Gyokuro Yamashiro by DavidsTea
Green Tea / Straight
$22.98 for 50g
Gyokuro Yamashiro was sent to me by DavidsTea, a review was not requested by the company.
One of the ways to my heart is with some tea, and the DavidsTea team was very kind in reaching out to me and asking if I’d be interest in receiving a care package from them. Several other tea bloggers on Instagram also received one, and it looks like each of us received different teas! I had received Gyokuro Yamashiro, Anji Green, and Emerald Jade (previously written reviews linked!) – along with a Perfect Spoon and a glass Nordic Mug. Someone on the team definitely did some clever sleuthing though, to determine that I love green teas and I was pretty excited to dig into the box.
As always, Gyokuro Yamashiro came to me in a sealed, resealable silver pouch. There is that familiar colourful label on the front. As always – I still find the print is unfairly small in size, but the printing quality might have been sharpened up because it seems a bit crisper in comparison to some older packaging labels that I have at my house. Gyokuro is a form of green tea from Japan that is grown with the plants being shaded – so it is a form of sencha, but involves more labour in the growing process of it. The tea leaves are dark, short, flattened in appearance but an overall uniform shade of dark pine needle green. The leaves have a sweet grassy aroma to it, and it appears to be all leaf pieces, with minimal or no tea dust. Gyokuro Yamashiro consists of organic steamed green tea from Kagoshima, Japan with no other ingredients. As per the packaging label, this product is organic as standards in the USA and Canada.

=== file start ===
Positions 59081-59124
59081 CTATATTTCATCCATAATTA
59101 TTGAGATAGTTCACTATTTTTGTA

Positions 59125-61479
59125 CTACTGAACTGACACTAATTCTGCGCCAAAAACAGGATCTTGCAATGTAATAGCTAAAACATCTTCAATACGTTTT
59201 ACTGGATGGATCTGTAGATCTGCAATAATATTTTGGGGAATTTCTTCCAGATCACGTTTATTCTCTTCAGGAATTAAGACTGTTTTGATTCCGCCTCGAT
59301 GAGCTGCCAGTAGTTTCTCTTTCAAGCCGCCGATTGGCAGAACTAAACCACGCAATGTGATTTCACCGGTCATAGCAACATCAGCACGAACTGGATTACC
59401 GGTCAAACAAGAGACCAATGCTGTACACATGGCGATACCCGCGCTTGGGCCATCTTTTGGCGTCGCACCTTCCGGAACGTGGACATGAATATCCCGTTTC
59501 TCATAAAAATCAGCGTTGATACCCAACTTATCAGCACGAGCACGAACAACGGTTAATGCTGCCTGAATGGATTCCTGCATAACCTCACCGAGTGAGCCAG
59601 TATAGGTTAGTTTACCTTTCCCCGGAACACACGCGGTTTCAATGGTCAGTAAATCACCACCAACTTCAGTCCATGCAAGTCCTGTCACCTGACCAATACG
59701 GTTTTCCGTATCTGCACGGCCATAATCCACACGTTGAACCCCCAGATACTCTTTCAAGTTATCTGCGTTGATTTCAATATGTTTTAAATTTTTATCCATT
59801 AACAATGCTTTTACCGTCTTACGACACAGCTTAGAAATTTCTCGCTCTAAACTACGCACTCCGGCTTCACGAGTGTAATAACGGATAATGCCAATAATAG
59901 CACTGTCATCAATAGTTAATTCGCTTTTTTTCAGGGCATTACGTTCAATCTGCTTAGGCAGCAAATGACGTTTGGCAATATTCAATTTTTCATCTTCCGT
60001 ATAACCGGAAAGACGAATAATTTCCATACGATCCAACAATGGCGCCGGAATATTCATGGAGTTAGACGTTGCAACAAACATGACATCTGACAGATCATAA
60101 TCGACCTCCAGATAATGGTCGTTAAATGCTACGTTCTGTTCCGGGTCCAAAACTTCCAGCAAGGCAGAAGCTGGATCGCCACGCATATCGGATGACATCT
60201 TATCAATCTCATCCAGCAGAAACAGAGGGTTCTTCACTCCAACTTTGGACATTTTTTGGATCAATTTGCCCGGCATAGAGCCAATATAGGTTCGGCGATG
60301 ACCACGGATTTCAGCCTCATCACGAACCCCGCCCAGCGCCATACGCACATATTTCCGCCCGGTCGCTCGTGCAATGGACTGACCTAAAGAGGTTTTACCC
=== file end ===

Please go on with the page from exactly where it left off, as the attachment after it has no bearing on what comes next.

DavidsTea recommends steeping Gyokuro Yamashiro in 80°C (175°F) water for 1 to 2 minutes. I opted to follow the steeping instructions and do an initial steep in a pre-warmed tea pot for 1 minute.
To pre-warm (or pre-heat) a teapot, pour hot water (plain) into the tea pot to allow the glass or ceramic tea pot to warm up. Then pour the water out, put in the tea leaves (in an infuser…?) and pour in the water for steeping the tea. This allows your tea pot to hold the tea at a warmer temperature for a longer period of time.
Gyokuro Yamashiro steeps to be beautiful sunshine yellow colour. It’s vibrant – that’s the only way to describe the colour. The tea has a delicate flavour to it – lightly floral with a honey sweetness, grassy and ends off each sip with a buttery/creamy quality to it. Gyokuro Yamashiro has a slightly thickened mouthfeel to it with zero bitterness or astringency. It’s just a very pleasant cup of tea with all the flavours that I enjoy and would want to highlight to someone.
I would hazard a guess that Gyokuro Yamashiro might do even better with a cooler steeping temperature and even shorter steeping time, as a lot of green teas do. I’m definitely going to save some of this to do a cold steep with because I think it might be really good as an iced tea (when the weather warms up a bit more!).
A Second Cup?
I resteeped Gyokuro Yamashiro a total of seven times (eight steeps total with the same leaves). I used the same water temperature, and started off my first two resteeps at 1 minute each, and then added 30 seconds to each subsequent steep. The colour stayed that sunshine yellow for most of it, although waning at the end. The flavour remained true to the initial steep, although getting more buttery by the end. I would recommend resteeping Gyokuro Yamashiro to get all that flavour out of those leaves.
My Overall Impression
I loved DavidsTea’s Gyokuro Yamashiro. I’m often a sucker for a good quality traditional/straight tea, and Gyokuro Yamashiro is no exception to the rule. The flavour is well-balanced, the leaves resteep well, and the tea just resteeps well. This is definitely one of the more expensive offerings from DavidsTea, and I’m really pleased that they decided to send a bag of this my way to try out. I know there are some people who are shy about trying more expensive teas (because why spend $23 on 50g of green tea when you could spend $10 or less on another green tea?) – but the difference in price is often a reflection of the quality and this tea makes up for the price tag by resteeping beautifully and making many cups of tea from the same leaves.